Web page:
Samba slowdown as Brazil loses its rhythm

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In October, Brazilians rejected economic reform by re-electing Dilma Rousseff of the Workers’ Party (PT) as president. Following this, the Hermes Emerging Markets team visited the country to assess the economic outlook.

In the November issue of Gemologist, Gary Greenberg head of Hermes Emerging Markets and Lead Portfolio Manager, watches the last samba dancers leave the floor and asks whether Brazil’s lucky streak has run out.

“Brazil’s recent presidential elections represented a clear choice between reform and regression, and voters chose regression. Not that many voters, actually: of those who voted, 51% voted for the incumbent Dilma Rousseff and 49% for Aecio Neves, the reform candidate; 40%, however, didn’t vote at all. Measured by regional GDP, voters in regions representing a mere 20% of Brazil’s GDP voted for the PT candidate Rousseff.

“Over the past thirty years, opportunities to shore up the economy were squandered as few Brazilians paid attention to the nation’s manufacturing base. High growth in wages and therefore benefits, a strong currency, and a lack of infrastructure development steadily eroded the country’s competitiveness. Manufacturing quietly decamped to Asia, where wages were low and benefits nonexistent. At first this seemed like a good thing: the infrastructure that Brazil should have been building was being developed by China, which imported unprecedented amounts of commodities. Iron ore rose from $30 a ton to, at one point, over $150 a ton. Brazil’s terms of trade rocketed…and then Chinese demand peaked out.

“And now, with commodity prices falling (though still higher than a decade ago), Brazil has a problem. Labour costs on the coast are high and benefits remain awesome, so manufacturers need to cut costs in order to be globally competitive. Relocation to low-cost areas, following the Chinese initiative to relocate manufacturing to the interior, is mandatory.

“But infrastructure is expensive now, since commodity costs have reset so much higher due to China’s rise. And because of droughts (as well as Chinese demand), energy costs are also much higher compared to a decade ago. Energy independence, apparently within sight when the ‘Lula’ oil deposit was discovered, remains a distant prospect.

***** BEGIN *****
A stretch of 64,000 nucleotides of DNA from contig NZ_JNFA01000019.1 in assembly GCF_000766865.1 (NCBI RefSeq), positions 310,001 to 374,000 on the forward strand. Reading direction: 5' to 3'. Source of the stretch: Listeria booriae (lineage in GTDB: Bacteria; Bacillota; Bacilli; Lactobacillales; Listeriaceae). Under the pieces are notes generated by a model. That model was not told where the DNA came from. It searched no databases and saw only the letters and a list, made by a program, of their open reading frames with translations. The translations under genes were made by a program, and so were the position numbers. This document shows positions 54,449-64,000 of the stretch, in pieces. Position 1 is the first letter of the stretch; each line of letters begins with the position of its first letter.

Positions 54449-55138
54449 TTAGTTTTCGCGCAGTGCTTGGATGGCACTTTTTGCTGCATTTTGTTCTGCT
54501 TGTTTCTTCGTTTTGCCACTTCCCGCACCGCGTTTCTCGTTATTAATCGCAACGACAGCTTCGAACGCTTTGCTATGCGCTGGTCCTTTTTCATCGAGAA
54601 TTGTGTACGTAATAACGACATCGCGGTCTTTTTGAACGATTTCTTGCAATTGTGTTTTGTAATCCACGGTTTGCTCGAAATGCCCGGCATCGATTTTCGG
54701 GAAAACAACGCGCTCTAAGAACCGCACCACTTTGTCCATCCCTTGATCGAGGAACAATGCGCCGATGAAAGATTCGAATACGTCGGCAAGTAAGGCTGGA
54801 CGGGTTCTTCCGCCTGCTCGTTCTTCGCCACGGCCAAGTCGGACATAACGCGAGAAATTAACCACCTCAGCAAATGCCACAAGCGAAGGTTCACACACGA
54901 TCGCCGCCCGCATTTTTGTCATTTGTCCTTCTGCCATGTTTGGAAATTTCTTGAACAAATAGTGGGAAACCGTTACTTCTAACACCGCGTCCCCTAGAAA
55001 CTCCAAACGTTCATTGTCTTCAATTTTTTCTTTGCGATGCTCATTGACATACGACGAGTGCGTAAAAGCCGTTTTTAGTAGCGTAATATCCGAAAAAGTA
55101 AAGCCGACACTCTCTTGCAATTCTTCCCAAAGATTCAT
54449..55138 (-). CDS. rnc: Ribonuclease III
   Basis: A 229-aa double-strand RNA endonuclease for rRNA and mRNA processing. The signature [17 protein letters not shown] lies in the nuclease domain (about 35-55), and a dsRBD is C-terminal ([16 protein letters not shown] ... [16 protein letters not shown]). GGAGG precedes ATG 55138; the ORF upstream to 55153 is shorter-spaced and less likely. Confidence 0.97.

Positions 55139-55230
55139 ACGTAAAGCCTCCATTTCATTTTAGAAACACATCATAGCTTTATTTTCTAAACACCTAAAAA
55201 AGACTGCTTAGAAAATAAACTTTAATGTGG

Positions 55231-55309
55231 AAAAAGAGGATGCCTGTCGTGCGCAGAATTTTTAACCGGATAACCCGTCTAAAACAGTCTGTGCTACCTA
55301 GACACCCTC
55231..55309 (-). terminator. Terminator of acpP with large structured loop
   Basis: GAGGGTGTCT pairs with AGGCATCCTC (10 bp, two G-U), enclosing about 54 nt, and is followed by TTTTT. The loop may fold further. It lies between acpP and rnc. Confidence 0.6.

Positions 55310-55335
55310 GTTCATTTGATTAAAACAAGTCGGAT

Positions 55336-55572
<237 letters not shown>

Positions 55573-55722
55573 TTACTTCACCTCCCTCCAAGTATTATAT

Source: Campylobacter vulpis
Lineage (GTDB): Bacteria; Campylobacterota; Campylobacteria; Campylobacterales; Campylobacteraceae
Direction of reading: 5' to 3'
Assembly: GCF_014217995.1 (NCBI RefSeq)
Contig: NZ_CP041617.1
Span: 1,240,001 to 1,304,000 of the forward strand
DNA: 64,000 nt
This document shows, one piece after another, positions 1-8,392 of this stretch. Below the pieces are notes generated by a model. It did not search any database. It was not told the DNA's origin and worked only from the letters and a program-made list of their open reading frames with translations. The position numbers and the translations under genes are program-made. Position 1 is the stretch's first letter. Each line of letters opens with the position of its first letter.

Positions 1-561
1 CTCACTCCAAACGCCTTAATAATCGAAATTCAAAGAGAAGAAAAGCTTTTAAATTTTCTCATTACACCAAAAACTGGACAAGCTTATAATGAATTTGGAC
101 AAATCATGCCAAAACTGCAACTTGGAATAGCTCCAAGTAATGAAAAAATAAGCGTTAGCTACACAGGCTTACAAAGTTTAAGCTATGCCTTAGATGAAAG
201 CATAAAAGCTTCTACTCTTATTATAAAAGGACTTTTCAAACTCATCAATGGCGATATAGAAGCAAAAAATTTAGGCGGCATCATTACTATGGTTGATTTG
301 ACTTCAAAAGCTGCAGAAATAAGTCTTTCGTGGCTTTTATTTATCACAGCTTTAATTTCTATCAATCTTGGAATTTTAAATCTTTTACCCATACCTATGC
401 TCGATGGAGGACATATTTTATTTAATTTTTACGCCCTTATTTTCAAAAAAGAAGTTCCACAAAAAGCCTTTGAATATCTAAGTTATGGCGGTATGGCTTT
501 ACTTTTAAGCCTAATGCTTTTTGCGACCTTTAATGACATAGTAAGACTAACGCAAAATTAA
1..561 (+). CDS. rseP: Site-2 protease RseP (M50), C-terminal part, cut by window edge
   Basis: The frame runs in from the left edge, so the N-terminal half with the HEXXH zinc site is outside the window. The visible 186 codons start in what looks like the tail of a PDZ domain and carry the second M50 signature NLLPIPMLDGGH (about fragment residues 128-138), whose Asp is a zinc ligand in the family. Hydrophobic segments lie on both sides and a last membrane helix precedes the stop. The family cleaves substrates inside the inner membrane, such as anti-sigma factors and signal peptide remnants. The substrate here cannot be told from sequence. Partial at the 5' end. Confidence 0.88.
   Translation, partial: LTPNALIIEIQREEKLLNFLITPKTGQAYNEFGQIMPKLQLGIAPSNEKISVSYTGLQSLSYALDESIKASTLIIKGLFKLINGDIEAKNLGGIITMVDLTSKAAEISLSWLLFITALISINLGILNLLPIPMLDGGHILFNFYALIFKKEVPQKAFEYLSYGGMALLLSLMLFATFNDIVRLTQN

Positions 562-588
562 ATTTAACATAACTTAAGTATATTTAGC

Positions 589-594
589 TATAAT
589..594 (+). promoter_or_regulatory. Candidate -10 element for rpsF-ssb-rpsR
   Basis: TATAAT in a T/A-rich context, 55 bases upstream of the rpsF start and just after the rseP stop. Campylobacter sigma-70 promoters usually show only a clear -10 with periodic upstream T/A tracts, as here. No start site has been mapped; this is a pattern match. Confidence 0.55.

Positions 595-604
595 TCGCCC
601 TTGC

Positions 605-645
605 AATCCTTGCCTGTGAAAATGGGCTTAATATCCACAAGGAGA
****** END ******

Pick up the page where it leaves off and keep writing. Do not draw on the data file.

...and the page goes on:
“Brazil finds itself between a rock and a hard place. The economically illiterate majority of voters have chosen to continue to back handouts, although they are unaffordable in the long run. As the ruble’s recent skydive demonstrates, politics cannot remain divorced from the laws of economics for long. The sobering task of austerity, creating a pool of savings to fund a revival of competitiveness and to find a niche in value-added services and production (as opposed to commodity exports), was even going to be difficult for the reformist candidate Neves.

“At the end of November, Rousseff appointed Joaquim Levy, a hard-core orthodox economist from the Chicago School and former treasury secretary under Lula, as finance minister. Levy is a disciplined economist who should help Brazil avoid the otherwise imminent loss of its investment-grade rating on sovereign debt and, if he survives in his new role, could make the hard decisions needed to rebuild public finances.

“On November 21, when unconfirmed reports of his appointment broke, the Ibovespa rose 5% while the real strengthened 2.3% against the dollar. His long term survival however is not guaranteed.

“Even if Brazil’s party dies out completely, all is not lost. State-owned enterprises, constituting a large part of the benchmark, may languish, but private companies have been dealing with adverse conditions for decades and have the tools to cope. For example, Itaú Unibanco, one of Brazil’s largest and best-run private banks, has ‘de-marketed’ risky borrowers and is focusing on low-risk, high-return payroll lending

“The politics look dark right now but the winds can shift – and Brazil is home to a few excellent companies. The samba can resume, but only after a lot of hard work. Its return will be found by listening for the faint but vibrant rhythms of commerce in the ruas of Brazil’s cities and favelas.”

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